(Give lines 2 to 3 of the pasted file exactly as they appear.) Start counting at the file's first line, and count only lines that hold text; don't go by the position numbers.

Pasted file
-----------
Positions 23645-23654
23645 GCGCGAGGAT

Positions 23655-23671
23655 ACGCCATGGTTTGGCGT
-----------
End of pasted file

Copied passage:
23645 GCGCGAGGAT

Positions 23655-23671